Investing Lessons from the Masters : Warren Buffett

Warren Buffett is probably the pin up boy for value investing. And he’s become fabulously wealthy in the process . But what can you learn from Buffett’s style of investing? 


Who is Buffett?

Aside from being one of the top 3 or 4 wealthiest people in the world, Buffett is one of the founders of Berkshire Hathaway a listed investment company on the NYSE. He is famous for turning an initial stake of $105,000 into a $30B + fortune.

How does he invest?

Buffett is a classic contrarian investor focussed on extracting value from companies with strong competitive advantages that are out of favor with investors. He focusses on the best businesses, whether or not they pay dividends, that he plans to hold forever. In fact, Buffett is famous is famous for saying that in his view, the best time to sell is never.

Buffett’s approach to investing is focussed on first identifying a durable competitive advantage typically created by the production of a unique product or service with high barriers to entry. This is best illustrated in the case of an investment like the Coca Cola (KO). Coca Cola  has been selling a variety of soft drink beverages for years. It has strongly protected, unique Intellectual Property. Coca Cola has produced sustained consistent earnings growth over many years.

Buffett loves to buy on bad news. He is famous for moving in on companies that have strong competitive advantages that went through some tough times that made them out of favor with the general markets. Businesses fall out of favor with the stock market for a variety of reasons including stock market corrections, recession, individual business problems or unforseen black swan events such as war, natural disasters, acts of terrorism etc.

Classic Warren Buffett Plays

Geico. In an effort to boost profitability, Geico decided to ensure any and all comers at one point, including those that were more accident prone. As a result of a relaxation in insurance underwriting provisions, Geico had started to experience an increase in insurance losses which placed in a tough spot at one point in the mid 1970’s. Sensing an opportunity, Buffett made an investment in the business which returned 40x before he subsequently bought out the company in full in the 1990’s

American Express – American Express was involved in an insurance scandal, known as the “salad oil scandal” in the 1960’s where they “verified” the existence of salad oil in a oil tanker. Unfortunately for American Express, this salad oil did not exist in fact. American Express was on the hook for this loss to the tine of $60M, which sent investors running away from the stock. Of course, the existence of the loss had nothing to do with the underlying strengths of the company and so Buffet made his move with an investment that has substantially appreciated over time.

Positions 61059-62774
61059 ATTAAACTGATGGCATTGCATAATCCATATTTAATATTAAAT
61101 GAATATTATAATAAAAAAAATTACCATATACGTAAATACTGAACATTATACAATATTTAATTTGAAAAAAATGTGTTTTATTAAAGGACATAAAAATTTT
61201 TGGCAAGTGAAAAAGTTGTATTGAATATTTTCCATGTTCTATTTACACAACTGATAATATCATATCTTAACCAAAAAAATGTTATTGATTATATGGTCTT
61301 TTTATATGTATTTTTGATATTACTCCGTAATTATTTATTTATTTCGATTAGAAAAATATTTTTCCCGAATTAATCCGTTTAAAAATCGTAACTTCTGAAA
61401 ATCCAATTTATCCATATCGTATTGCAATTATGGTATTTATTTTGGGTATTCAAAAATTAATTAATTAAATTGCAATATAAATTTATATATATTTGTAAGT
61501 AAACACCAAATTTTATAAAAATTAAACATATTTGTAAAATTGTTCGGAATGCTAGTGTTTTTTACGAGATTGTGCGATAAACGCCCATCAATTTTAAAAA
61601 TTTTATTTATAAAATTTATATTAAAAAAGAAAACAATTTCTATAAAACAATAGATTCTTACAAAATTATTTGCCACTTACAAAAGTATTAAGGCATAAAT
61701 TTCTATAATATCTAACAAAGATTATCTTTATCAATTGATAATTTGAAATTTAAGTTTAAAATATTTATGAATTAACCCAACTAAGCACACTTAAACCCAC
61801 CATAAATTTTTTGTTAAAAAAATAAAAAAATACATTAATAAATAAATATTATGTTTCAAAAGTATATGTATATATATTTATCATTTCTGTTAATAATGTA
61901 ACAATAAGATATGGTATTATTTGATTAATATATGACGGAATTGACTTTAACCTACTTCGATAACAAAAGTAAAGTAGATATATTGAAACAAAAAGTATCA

Goldman Sachs – During the crisis of 2008-2009, investors were fleeing the banks in the fear that every one of them was carrying some sort of toxic asset on their books. Goldman Sachs, was similarly affected by a lack of investor confidence in the fear that it may have been holding some toxic credit derivative assets in its portfolio. As investors sold down the stock, Buffett again moved in with a $5B investment of preferred stock and warrants that allowed him to purchase stock in the company should the price rise above a certain level. The investment paid Buffett an annual dividend of $500M a year. It was so successful for Buffett that Goldman Sachs actually repurchased the preferred shares in 2011.

Buffett had similar plays in effect with Bank of America and General Electric at various times during the financial crisis

What does he hold now?

Buffet still has holdings in a variety of companies with strong competitive advantages. His holdings include companies such as Coca Cola, American Express, Wells Fargo, IBM, GE, Walmart, Visa, Bank of America, Johnson & Johnson and Moody’s.

What can you learn from Buffett?

Invest in strong businesses – Buffett gravitates toward strong business with sustainable competitive advantages. He doesn’t look to buy junk, even if its on sale.

Don’t fear negative circumstances – Buffet welcomes bad news. whether its general bad news in the economy or company specific bad news. Rather than running away from it, some of Buffett’s best performing investments came during bad times in the economy or for a stock.